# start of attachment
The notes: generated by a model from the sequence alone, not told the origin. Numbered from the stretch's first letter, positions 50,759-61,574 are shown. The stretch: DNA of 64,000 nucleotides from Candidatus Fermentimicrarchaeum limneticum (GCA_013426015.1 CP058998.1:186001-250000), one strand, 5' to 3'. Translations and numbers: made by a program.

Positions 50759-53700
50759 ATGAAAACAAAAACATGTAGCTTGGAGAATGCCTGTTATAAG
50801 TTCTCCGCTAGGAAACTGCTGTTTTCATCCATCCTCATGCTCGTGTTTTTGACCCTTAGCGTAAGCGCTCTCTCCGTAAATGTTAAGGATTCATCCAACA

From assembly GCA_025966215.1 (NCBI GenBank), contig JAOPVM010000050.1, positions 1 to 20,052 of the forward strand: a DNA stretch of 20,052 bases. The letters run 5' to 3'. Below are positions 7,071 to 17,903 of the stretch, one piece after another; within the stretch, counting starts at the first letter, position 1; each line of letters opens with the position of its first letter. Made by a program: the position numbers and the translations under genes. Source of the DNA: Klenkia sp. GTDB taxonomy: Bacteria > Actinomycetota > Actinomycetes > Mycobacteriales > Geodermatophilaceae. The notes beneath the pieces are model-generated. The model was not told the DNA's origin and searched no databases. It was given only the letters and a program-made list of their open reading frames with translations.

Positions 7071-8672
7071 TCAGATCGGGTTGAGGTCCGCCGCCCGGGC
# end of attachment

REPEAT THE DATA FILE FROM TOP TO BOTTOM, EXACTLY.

The notes: generated by a model from the sequence alone, not told the origin. Numbered from the stretch's first letter, positions 50,759-61,574 are shown. The stretch: DNA of 64,000 nucleotides from Candidatus Fermentimicrarchaeum limneticum (GCA_013426015.1 CP058998.1:186001-250000), one strand, 5' to 3'. Translations and numbers: made by a program.

Positions 50759-53700
50759 ATGAAAACAAAAACATGTAGCTTGGAGAATGCCTGTTATAAG
50801 TTCTCCGCTAGGAAACTGCTGTTTTCATCCATCCTCATGCTCGTGTTTTTGACCCTTAGCGTAAGCGCTCTCTCCGTAAATGTTAAGGATTCATCCAACA

From assembly GCA_025966215.1 (NCBI GenBank), contig JAOPVM010000050.1, positions 1 to 20,052 of the forward strand: a DNA stretch of 20,052 bases. The letters run 5' to 3'. Below are positions 7,071 to 17,903 of the stretch, one piece after another; within the stretch, counting starts at the first letter, position 1; each line of letters opens with the position of its first letter. Made by a program: the position numbers and the translations under genes. Source of the DNA: Klenkia sp. GTDB taxonomy: Bacteria > Actinomycetota > Actinomycetes > Mycobacteriales > Geodermatophilaceae. The notes beneath the pieces are model-generated. The model was not told the DNA's origin and searched no databases. It was given only the letters and a program-made list of their open reading frames with translations.

Positions 7071-8672
7071 TCAGATCGGGTTGAGGTCCGCCGCCCGGGC